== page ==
HAWAII BOWL FOOTBALL
GEORGE F. LEE / GLEE@STARBULLETIN.COM
Micah Lau (26) teamed with Melila Purcell (on the ground) and Adam Leonard on a sack of San Jose State quarterback Adam Tafralis during a game at Aloha Stadium last month. CLICK FOR LARGE
Overachieving Lau wows coaches
The undersized linebacker starts ahead of players with more natural talent
When Micah Lau walked onto the Hawaii football team two years ago, he had the same big dreams every non-scholarship player does.
But Lau, a practical, unassuming sort, considered them just that. Dreams.
This year they came true.
Who: Arizona State at Hawaii
When: Dec. 24, 3 p.m.
Where: Aloha Stadium
Tickets: $10-$45 (call 808-548-2695)
The undersized overachiever from Kamehameha earned a scholarship as a scout-team grinder and special-teams stud in 2005. This fall he worked his way into the Warriors' starting lineup as a 5-foot-9, 215-pound outside linebacker six games into the season.
And there he still is heading into the Dec. 24 Sheraton Hawaii Bowl, atop the depth chart above several other players with more natural talent.
"I always had thoughts (about starting), but I never thought this would happen," Lau said after yesterday afternoon's practice. "It's been a great experience this year, being able to play a lot. It's been a pleasure playing with all these guys, because if it wasn't for them, I don't think I'd be in there."
Lau's stats aren't super impressive; he has 21 tackles, including 1.5 for loss and a fumble recovery. But his attention to alignment and assignment prevents big offensive plays and allows other defenders to make the hits.
Freshman Blaze Soares has been getting more playing time in recent games, but Lau remains the starter.
"He plays hard and he's been accountable," UH coach June Jones said. "He completes his assignments and he's given us all he has. He's played well."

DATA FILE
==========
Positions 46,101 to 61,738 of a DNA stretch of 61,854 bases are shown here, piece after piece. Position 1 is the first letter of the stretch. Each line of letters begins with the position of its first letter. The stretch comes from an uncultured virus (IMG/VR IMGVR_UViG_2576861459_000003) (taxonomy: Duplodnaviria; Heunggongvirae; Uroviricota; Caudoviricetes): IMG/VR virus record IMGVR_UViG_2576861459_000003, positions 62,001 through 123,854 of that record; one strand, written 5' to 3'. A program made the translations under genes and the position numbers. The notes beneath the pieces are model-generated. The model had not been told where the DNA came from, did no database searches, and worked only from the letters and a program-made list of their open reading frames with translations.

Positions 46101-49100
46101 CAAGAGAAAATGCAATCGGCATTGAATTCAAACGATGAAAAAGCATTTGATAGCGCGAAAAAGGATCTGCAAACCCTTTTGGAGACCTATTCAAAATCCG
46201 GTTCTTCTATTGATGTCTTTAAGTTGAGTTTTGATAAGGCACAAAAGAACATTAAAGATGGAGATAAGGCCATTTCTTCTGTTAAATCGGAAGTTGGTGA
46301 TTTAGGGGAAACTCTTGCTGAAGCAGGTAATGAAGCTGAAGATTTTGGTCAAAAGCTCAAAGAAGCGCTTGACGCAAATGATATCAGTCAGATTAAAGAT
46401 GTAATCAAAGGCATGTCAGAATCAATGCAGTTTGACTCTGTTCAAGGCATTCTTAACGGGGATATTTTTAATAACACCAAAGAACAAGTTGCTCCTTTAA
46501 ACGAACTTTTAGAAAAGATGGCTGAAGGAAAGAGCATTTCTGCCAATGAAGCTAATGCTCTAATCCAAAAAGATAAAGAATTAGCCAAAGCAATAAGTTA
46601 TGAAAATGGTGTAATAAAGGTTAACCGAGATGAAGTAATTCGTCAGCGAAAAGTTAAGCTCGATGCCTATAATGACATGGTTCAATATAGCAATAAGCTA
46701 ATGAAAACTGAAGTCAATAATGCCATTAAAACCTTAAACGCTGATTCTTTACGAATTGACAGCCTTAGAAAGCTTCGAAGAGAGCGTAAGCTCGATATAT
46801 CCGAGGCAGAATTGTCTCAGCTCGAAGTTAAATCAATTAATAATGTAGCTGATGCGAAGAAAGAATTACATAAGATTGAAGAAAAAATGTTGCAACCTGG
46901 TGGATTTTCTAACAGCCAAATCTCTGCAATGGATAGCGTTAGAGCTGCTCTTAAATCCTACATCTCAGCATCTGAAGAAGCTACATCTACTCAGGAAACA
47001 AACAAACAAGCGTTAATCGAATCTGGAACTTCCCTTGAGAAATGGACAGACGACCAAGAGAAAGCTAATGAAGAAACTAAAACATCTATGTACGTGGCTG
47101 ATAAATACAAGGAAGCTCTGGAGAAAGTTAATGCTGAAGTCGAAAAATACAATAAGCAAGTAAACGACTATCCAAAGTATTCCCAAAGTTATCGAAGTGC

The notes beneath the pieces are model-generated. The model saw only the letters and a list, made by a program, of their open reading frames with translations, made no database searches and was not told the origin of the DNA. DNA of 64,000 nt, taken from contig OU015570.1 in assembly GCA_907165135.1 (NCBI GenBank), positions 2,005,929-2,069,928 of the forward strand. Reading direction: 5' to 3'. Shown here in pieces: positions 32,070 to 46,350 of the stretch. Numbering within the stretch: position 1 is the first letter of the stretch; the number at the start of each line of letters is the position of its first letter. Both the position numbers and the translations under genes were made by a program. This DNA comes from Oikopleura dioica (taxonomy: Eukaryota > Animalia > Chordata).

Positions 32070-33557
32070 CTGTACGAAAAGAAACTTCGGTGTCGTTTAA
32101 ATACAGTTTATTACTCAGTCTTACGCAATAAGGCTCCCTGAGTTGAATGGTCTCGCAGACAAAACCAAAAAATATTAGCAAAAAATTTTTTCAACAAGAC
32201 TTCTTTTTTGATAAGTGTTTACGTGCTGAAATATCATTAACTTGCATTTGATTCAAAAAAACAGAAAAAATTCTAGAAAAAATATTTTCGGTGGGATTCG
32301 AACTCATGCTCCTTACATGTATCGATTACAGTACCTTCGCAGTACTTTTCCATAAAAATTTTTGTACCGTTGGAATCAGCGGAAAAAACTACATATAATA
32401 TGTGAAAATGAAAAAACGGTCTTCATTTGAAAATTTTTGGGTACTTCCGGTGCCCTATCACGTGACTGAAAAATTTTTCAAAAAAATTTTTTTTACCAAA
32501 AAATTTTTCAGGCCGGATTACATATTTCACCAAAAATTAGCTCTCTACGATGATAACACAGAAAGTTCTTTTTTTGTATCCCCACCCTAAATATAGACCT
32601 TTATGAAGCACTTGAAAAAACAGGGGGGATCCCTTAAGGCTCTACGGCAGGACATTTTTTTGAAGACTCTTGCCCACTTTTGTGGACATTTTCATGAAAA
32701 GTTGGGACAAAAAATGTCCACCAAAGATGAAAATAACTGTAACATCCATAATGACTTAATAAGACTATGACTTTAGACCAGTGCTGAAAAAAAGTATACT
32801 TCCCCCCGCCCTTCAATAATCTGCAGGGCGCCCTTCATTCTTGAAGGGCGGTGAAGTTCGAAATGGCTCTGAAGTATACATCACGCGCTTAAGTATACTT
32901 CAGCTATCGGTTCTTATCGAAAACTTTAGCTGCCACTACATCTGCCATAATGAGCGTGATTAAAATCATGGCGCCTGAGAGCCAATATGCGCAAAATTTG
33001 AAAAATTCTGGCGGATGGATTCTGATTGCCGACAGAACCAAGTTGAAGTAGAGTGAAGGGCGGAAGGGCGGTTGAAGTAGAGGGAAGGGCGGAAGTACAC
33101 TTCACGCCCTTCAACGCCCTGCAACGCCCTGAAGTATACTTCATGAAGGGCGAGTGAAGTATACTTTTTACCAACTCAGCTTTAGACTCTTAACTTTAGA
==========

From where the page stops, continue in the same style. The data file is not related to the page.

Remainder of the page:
Outside linebackers coach George Lumpkin said Lau's work in the weight room allows him to play bigger than he is.
"He's always been a good player, a smart player. Tough
guy. With his size, sometimes people think he's going to be overwhelmed, but he doesn't. He does his job and he does it well," Lumpkin said. "He's physical for a small guy and he's smart and he does things right. We thought we'd put him in there and see what he could do because he was always doing things right in practice."
In his first start, on the road at Fresno State, Lau made a huge play early in UH's 68-37 victory. He stuffed Dwayne Wright, the Bulldogs' star running back, for a 9-yard loss on a screen pass. Although Fresno State scored on that drive, Lau's play helped set the tone for the defense in one of Hawaii's biggest wins of its 10-3 regular season.
Lau would like nothing better than to make another big play and help send his senior teammates out with a victory in their final game.
"I wanted to win every game for the seniors. Not just this one or the last one, every one. Every game we play, just go out hard and play my heart out because I know they're playing their hearts out too," he said.
The Pac-10's Arizona State (7-5) will be the Warriors' third-straight opponent from a BCS conference.
"It's always exciting to play a big team, way more exciting than playing a WAC team," Lau said. "It lets us look at ourselves as the underdog."
Lau will shoulder at least some of the responsibility of containing ASU second-team All-America tight end Zach Miller.
"Technique is probably the thing that helps me against a 6-7, 6-8 tight end. My height isn't going to help me. My weight isn't going to help me, so I have to rely on technique," Lau said. "It's just another player."
Senior cornerback Kenny Patton participated in conditioning drills yesterday and was scheduled to undergo an X-ray today. Patton broke his collarbone in the Fresno State game. He hopes to at least suit up for the Hawaii Bowl. ... Defensive coordinator Jerry Glanville was expected to return today after some time off following the end of the regular season. ... Quarterbacks coach Dan Morrison missed practice yesterday with an aching back. ... The Warriors practiced on the soccer field because the regular football practice field is being fertilized.